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Business News of Friday, 8 September 2017


Exploration should precede all forms of mining - Chamber of Mines advocates

Chief Executive of the Chamber, Sulemanu Koney Chief Executive of the Chamber, Sulemanu Koney

The Ghana Chamber of Mines has proposed the inclusion in the current mining regime a legislation that ensures that all forms of mining are preceded with exhaustive exploration, to curb the wanton destruction, and increasing environmental pollution from widespread illegal mining activities happening in the country.

The Chief Executive of the Chamber, Sulemanu Koney, said this should be done to determine the availability of mineral deposits, and to a large extent its commercial viability, as has been the practice for large scale mining companies, before licenses and permits are granted for mining.

This, he said among others, will put a stop to ‘speculative mining’ done by some small-scale mining operators that lead to the vast destruction of lands without any proper attempt to cover and reclaim mined pits.

He also noted that government could engage the services of some the graduates of the University of Mines to supervise the work of small-scale mining companies.

As part of efforts to find a workable solution to the illegal mining menace that has resulted in a directive halting all forms of small-scale mining activities in the country, he said the Chamber is collaborating with government to develop a blueprint for a well-regulated small-scale mining sector.

To this end, Mr. Koney said the Chamber, has also requested to be part of government’s ‘Multilateral Mining Integrated Project (MMIP),’ an alternative livelihood programme for illegal miners, which is expected to improve the mining sector by tackling illegalities, as well as ensure the efficient use of revenue generated from the mining sector for economic development.

The Chief Executive of Chamber of Mines, who was speaking at an annual media engagement, in Kumasi, under the theme “Leveraging Ghana’s Mining Industry to Accelerate Development,” noted that these form part of attempts by the Chamber to help sanitize the mining industry.

Being a major contributor to the country’s fiscal collections, Mr. Koney asserted that it is time the country took advantage of the opportunities presented by the industry to advance the country’s development agenda.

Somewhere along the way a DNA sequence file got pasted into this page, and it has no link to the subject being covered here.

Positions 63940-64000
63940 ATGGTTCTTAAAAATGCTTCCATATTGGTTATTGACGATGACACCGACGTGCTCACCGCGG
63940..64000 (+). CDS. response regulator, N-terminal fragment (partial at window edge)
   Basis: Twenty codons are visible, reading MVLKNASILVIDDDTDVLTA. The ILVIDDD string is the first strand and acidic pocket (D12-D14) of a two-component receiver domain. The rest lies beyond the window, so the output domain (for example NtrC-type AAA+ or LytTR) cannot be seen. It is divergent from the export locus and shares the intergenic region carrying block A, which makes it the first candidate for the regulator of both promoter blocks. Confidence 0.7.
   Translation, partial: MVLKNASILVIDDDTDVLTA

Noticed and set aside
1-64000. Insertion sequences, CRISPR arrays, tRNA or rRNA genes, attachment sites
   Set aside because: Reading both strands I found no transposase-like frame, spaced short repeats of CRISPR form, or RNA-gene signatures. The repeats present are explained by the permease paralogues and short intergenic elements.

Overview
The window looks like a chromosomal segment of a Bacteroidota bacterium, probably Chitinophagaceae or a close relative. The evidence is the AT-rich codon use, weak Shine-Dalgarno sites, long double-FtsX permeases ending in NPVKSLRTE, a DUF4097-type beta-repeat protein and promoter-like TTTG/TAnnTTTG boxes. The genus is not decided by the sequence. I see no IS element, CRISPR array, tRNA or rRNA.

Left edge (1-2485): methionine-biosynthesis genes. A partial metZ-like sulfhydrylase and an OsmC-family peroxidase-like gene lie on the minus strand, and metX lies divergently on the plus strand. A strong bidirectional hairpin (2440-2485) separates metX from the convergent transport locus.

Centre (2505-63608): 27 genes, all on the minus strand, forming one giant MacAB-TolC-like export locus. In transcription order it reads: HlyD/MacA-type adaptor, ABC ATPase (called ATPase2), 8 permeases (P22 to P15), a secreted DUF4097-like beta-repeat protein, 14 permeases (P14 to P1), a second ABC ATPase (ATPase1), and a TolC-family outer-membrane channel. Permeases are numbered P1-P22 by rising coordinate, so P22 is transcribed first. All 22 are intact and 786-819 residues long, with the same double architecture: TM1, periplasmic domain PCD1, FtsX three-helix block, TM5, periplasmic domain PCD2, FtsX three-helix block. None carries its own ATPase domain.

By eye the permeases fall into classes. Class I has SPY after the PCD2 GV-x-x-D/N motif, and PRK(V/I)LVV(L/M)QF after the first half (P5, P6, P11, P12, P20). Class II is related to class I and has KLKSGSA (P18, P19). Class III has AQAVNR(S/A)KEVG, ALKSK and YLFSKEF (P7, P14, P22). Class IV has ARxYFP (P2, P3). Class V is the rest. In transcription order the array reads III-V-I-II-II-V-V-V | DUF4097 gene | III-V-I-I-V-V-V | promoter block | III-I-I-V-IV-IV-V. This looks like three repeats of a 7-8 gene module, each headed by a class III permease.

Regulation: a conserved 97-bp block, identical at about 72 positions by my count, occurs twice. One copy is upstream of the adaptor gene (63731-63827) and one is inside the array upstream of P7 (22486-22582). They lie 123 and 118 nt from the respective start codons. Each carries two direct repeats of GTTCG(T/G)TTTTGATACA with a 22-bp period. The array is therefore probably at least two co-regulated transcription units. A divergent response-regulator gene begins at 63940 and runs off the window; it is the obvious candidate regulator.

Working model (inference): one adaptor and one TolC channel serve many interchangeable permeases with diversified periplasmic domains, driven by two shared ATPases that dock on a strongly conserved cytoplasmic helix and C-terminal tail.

For instance, the mining industry emerged the leading tax payer, and contributor to the GRA’s Domestic Collections in 2016 contributing about GHS 1.64 billion. This represents 15.8 percent of the Total Direct Taxes in 2016.

Corporate Tax from the Industry stood at GHS 696.97 million while Mineral Royalties was GHS 550.73 million and Pay as You Earn (PAYE) accounting for GHS 399.92 million.

It also accounted for 46 percent of the country’s gross export revenue in 2016, reinforcing its position as the leading source for forex and a major contributor to the country’s balance of payments.

For the first time since 2011, according to the Monitory Policy Committee (MPC) report for January 2017, the provisional balance of payments in 2016 recorded a surplus. This largely reflected an improvement in the trade balance driven by a rise in gold export receipts and a fall in oil import prices.”

Producing members of the Chamber returned USD 2.3 billion, representing 71% of their mineral revenue (USD3.2 billion) through the Bank of Ghana and the Commercial Banks in 2016. This is seen to have had a significant bearing on the international reserve position of Bank of Ghana and the stability of the monetary system as a whole.

It is against this backdrop that the Chamber maintained that the country must be positioned to identify and take advantage of the opportunities presented by the industry for broader and sustained economic development.

After mining in Ghana for over a century, the poor state of mining communities reflects badly on the image of the mining industry; a sector that contributes significantly to national development. It was suggested that the establishment of a Minerals Development Fund Act has the potential to address the developmental imbalance in host mining communities.

But many years after pushing for the establishment of the Mineral Development Fund, very little is there to show the interest of the country to make this feasible.